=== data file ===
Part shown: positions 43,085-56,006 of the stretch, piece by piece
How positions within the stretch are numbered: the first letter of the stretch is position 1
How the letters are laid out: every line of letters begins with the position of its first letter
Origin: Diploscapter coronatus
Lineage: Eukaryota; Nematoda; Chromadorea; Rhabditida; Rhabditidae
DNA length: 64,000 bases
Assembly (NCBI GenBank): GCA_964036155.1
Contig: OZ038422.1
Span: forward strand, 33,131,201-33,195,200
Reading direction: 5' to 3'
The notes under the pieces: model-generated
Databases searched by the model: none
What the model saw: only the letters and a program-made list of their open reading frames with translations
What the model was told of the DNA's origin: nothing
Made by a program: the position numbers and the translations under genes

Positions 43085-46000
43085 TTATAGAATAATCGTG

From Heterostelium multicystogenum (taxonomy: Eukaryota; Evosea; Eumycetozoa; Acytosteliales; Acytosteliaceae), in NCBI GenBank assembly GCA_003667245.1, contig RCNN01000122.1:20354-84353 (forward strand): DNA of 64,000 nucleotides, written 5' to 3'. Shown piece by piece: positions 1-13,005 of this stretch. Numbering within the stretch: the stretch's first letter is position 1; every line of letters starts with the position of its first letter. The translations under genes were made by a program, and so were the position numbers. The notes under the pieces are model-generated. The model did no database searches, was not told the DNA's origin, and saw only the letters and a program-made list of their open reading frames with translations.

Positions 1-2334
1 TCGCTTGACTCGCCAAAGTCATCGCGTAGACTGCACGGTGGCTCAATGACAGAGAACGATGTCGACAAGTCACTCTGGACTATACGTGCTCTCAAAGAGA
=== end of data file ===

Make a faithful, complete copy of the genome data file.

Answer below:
Part shown: positions 43,085-56,006 of the stretch, piece by piece
How positions within the stretch are numbered: the first letter of the stretch is position 1
How the letters are laid out: every line of letters begins with the position of its first letter
Origin: Diploscapter coronatus
Lineage: Eukaryota; Nematoda; Chromadorea; Rhabditida; Rhabditidae
DNA length: 64,000 bases
Assembly (NCBI GenBank): GCA_964036155.1
Contig: OZ038422.1
Span: forward strand, 33,131,201-33,195,200
Reading direction: 5' to 3'
The notes under the pieces: model-generated
Databases searched by the model: none
What the model saw: only the letters and a program-made list of their open reading frames with translations
What the model was told of the DNA's origin: nothing
Made by a program: the position numbers and the translations under genes

Positions 43085-46000
43085 TTATAGAATAATCGTG

From Heterostelium multicystogenum (taxonomy: Eukaryota; Evosea; Eumycetozoa; Acytosteliales; Acytosteliaceae), in NCBI GenBank assembly GCA_003667245.1, contig RCNN01000122.1:20354-84353 (forward strand): DNA of 64,000 nucleotides, written 5' to 3'. Shown piece by piece: positions 1-13,005 of this stretch. Numbering within the stretch: the stretch's first letter is position 1; every line of letters starts with the position of its first letter. The translations under genes were made by a program, and so were the position numbers. The notes under the pieces are model-generated. The model did no database searches, was not told the DNA's origin, and saw only the letters and a program-made list of their open reading frames with translations.

Positions 1-2334
1 TCGCTTGACTCGCCAAAGTCATCGCGTAGACTGCACGGTGGCTCAATGACAGAGAACGATGTCGACAAGTCACTCTGGACTATACGTGCTCTCAAAGAGA